While company cars started off as a way to provide a tax-efficient benefit to employees, HMRC eventually caught on and tightened up regulations.
Nowadays, you’ll pay a company car tax, which is dependent on the benefit in kind (BIK) value of the car. The BIK value is, in turn, largely dependent on the car’s emissions.
Still with me?
With company cars, your BIK value is calculated by multiplying the list price of the car by a percentage based on its CO2 emissions.
(Note: You always use the ‘as new’ price of the car so with car leasing your BIK value does not decrease over the course of your contract.)
Let’s look at a couple examples.
Let’s say you lease a Nissan Qashqai Visia 1.2 DIG-T 115 for your employee. The Qashqai costs around about £19,300 to buy new. Since it emits 129 g of CO2 per km, it has a taxable rate of 26% in 2018/19.
So you take 26% of £19,300 (£5,018) and that is your BIK value. Your employee then pays tax on that as if it were regular income.
A basic rate taxpayer (20%) would pay £1,003.60, a higher rate taxpayer (40%) would pay £2,007.20 and an additional rate taxpayer (45%) would pay £2,258.10.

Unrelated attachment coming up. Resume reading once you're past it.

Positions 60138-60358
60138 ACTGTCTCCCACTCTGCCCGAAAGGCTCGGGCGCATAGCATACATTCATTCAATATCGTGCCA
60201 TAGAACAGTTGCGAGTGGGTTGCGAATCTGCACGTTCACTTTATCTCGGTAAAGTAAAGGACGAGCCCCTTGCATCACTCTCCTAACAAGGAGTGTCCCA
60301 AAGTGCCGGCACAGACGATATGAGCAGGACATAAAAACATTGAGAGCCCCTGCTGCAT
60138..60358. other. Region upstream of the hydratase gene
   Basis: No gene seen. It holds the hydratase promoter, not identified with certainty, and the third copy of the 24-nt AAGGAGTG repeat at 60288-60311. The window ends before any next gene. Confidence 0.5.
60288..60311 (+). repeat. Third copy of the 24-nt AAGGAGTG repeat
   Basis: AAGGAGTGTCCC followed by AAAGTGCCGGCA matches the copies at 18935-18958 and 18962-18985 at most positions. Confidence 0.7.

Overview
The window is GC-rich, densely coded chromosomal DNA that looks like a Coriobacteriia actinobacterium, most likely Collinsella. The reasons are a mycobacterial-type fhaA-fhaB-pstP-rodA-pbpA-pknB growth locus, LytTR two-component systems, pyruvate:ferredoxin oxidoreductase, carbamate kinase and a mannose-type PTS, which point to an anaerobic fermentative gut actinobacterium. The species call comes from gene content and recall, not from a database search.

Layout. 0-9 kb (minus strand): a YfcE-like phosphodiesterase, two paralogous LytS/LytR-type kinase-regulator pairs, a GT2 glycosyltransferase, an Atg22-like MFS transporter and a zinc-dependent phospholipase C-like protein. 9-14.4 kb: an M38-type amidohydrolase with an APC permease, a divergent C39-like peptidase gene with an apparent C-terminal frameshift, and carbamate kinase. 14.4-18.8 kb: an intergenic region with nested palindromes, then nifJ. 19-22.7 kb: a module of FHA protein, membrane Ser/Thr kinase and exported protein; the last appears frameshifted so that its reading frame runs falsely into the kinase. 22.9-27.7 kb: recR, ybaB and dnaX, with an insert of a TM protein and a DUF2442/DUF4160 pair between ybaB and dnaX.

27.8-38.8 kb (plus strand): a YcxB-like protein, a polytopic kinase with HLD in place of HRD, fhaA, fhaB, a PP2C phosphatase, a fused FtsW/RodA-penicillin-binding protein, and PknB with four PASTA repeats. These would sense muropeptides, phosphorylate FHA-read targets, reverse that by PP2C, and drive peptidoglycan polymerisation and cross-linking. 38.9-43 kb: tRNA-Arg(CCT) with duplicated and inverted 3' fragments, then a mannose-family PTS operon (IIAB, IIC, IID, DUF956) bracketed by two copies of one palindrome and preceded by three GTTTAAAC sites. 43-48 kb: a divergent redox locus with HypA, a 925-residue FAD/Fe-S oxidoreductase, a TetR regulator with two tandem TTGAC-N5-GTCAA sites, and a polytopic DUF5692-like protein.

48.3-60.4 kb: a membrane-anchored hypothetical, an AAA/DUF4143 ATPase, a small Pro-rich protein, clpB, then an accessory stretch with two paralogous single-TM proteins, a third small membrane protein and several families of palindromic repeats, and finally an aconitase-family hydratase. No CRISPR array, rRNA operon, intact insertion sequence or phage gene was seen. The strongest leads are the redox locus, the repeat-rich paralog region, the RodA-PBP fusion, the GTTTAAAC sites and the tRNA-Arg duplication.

Next, let’s say you lease a Fiat Doblo 1.4 Pop for your employee. The Doblo costs about £12,995.90 to buy new, which is substantially less than the Qashqai. However, with CO2 emissions of 165 g per km, it attracts a taxable rate of 34%.
As before, you take 34% of £12,995.90 (£4,418.61) and that’s your BIK value.
As you can see, despite being a much cheaper car, you’ll pay almost as much company car with the Doblo as you do with the Qashqai.
The basic rate taxpayer pays £883.72, the higher rate taxpayer pays £1,767.44 and the additional rate taxpayer pays £1,988.37
Where Can I Check The Emissions Chaarges?
Relevant emissions percentages can be found at the HMRC website.